SAN DIEGO (CNS) - A cell phone video has emerged showing a San Diego Police Department traffic stop that is now under internal investigation.
The department's Internal Affairs Unit is reviewing a third-party complaint to determine if any policy violations occurred during the stop, which took place around 9:15 a.m. on Aug. 29 on the 1700 block of Vesta Street in Southcrest.
In the 2-minute-and-13 second video, a man identified as 38-year-old Columbus White gets out of his vehicle and demands to know why he's being pulled over.
The officer asks White if he is on probation. After White responds that he is not, the officer -- who identifies himself as "Officer Aguilar" -- said he "guarantees" that White is a so-called Fourth waiver, someone on parole or probation who can be searched with no probable cause without having their Fourth Amendment rights violated.
White insists he is not on parole or probation and demands to see a sergeant.
Several minutes into the stop, White was detained awaiting a sergeant and handed his phone to a passerby, who is a Black man.
The video cuts to Aguilar detaining White with no recorded struggle. As White is put in handcuffs, two additional squad cars report to the scene.
The bystander -- now recording -- is approached by a white officer who is saying, "You're gonna get away from my officers," into the camera as he exits from his vehicle.
"Stop touching me," the bystander responds, backing away. At this point, the camera shakes and lands aimed atop the police car.
"Call my grandma, she lives around the corner," the bystander is heard saying. There is an overlapped voice of a female officer telling him to, "Put your hands behind your back."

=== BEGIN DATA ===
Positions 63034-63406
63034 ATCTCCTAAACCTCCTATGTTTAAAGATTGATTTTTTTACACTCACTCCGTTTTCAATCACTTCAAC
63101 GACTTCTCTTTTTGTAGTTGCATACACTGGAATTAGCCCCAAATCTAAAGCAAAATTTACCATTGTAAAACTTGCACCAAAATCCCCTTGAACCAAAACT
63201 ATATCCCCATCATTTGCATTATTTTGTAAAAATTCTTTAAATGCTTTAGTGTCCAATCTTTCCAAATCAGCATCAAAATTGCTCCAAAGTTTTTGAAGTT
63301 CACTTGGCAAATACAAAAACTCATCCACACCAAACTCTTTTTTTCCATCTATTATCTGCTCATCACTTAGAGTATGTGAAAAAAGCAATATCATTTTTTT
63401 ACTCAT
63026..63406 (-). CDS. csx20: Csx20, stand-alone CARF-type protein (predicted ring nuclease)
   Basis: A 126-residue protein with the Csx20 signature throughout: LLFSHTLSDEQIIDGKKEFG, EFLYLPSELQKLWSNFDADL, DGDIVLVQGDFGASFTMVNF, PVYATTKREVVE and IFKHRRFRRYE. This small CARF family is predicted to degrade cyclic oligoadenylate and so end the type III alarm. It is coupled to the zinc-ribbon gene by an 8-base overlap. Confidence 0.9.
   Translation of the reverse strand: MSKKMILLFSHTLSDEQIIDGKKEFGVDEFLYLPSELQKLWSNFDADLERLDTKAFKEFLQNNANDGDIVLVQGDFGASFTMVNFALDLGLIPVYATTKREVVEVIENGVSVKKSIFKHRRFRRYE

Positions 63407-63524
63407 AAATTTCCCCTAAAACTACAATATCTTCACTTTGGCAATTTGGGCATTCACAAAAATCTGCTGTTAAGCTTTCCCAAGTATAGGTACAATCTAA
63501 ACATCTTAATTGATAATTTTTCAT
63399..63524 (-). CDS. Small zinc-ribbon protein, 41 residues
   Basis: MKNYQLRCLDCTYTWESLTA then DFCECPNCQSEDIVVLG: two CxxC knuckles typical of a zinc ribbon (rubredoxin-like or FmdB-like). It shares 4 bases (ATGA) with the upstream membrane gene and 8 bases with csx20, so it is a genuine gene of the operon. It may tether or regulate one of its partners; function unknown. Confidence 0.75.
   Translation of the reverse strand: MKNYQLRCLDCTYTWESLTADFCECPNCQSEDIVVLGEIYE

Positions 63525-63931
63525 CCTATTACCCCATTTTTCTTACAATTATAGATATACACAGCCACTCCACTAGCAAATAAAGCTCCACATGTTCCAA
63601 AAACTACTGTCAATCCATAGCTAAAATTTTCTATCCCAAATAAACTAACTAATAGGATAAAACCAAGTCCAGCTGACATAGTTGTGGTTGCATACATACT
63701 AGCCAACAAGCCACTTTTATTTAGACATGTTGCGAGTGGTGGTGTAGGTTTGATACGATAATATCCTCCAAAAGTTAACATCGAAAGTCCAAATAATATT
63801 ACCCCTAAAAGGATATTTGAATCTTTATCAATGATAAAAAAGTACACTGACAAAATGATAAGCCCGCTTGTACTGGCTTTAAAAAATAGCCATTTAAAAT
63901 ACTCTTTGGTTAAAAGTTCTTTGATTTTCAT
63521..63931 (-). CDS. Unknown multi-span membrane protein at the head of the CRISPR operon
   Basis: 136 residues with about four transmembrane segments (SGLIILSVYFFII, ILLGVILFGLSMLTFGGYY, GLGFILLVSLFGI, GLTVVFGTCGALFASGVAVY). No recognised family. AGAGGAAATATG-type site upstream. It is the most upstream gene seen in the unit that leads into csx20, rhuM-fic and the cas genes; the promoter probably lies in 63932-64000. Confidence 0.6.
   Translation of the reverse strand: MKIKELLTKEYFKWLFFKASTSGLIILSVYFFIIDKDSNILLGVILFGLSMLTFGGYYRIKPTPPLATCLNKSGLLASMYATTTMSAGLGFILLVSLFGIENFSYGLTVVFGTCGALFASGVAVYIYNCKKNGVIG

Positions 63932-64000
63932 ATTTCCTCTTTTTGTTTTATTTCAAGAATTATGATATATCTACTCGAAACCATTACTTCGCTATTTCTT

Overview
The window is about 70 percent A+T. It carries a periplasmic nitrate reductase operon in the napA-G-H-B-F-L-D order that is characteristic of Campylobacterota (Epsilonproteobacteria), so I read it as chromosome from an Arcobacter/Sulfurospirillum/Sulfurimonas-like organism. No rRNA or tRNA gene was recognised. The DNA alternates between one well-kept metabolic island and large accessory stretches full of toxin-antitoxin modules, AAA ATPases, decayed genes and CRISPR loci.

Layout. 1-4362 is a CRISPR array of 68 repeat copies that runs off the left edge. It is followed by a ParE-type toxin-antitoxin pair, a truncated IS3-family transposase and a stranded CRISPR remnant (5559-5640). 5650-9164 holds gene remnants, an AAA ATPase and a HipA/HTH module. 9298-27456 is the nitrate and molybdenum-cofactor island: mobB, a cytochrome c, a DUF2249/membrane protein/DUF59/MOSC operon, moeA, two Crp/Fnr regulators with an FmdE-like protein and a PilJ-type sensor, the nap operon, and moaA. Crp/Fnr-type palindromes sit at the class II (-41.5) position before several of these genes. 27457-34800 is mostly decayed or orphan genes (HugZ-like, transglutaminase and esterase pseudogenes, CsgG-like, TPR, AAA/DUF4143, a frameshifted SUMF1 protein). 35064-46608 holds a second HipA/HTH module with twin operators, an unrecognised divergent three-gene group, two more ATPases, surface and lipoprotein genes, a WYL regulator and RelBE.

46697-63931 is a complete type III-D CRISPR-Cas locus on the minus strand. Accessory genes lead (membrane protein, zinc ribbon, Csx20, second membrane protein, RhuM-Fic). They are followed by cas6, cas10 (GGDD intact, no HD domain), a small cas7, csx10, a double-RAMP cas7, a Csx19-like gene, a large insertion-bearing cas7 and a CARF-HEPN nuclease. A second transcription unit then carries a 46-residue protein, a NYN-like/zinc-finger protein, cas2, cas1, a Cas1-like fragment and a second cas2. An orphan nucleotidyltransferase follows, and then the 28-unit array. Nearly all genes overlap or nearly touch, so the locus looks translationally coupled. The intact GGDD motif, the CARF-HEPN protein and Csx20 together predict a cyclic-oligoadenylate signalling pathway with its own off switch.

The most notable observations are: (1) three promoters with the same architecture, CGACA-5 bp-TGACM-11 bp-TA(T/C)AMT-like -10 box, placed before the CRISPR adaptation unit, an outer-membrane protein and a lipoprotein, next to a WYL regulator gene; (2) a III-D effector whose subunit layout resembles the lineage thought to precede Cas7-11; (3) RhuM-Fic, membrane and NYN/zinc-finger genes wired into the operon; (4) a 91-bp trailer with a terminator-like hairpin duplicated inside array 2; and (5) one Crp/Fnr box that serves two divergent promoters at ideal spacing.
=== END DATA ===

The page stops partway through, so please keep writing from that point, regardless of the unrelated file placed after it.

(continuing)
On Wednesday, the department released a statement that said, "An investigation was initiated, and a thorough review will be conducted to determine if any policy violations occurred. At the conclusion of the investigation, it will be turned over to the Commission on Police Practices for their review and analysis."
Police offered no further comment Thursday.
White was released once the sergeant arrived after being cited for speeding and outdated registration.
He told reporters he thinks he was racially profiled. In an interview with a local media outlet, White said that the officer "didn't want my license, registration. He started off by saying my name. He gave out my name saying I'm a Fourth waiver."
The woman who filed the third-party complaint identified herself to a San Diego TV station as Tasha Williamson.
"It's about them (police) having clear concise changes and accountability. It's about making sure that we are free to travel and we are not," she told the station.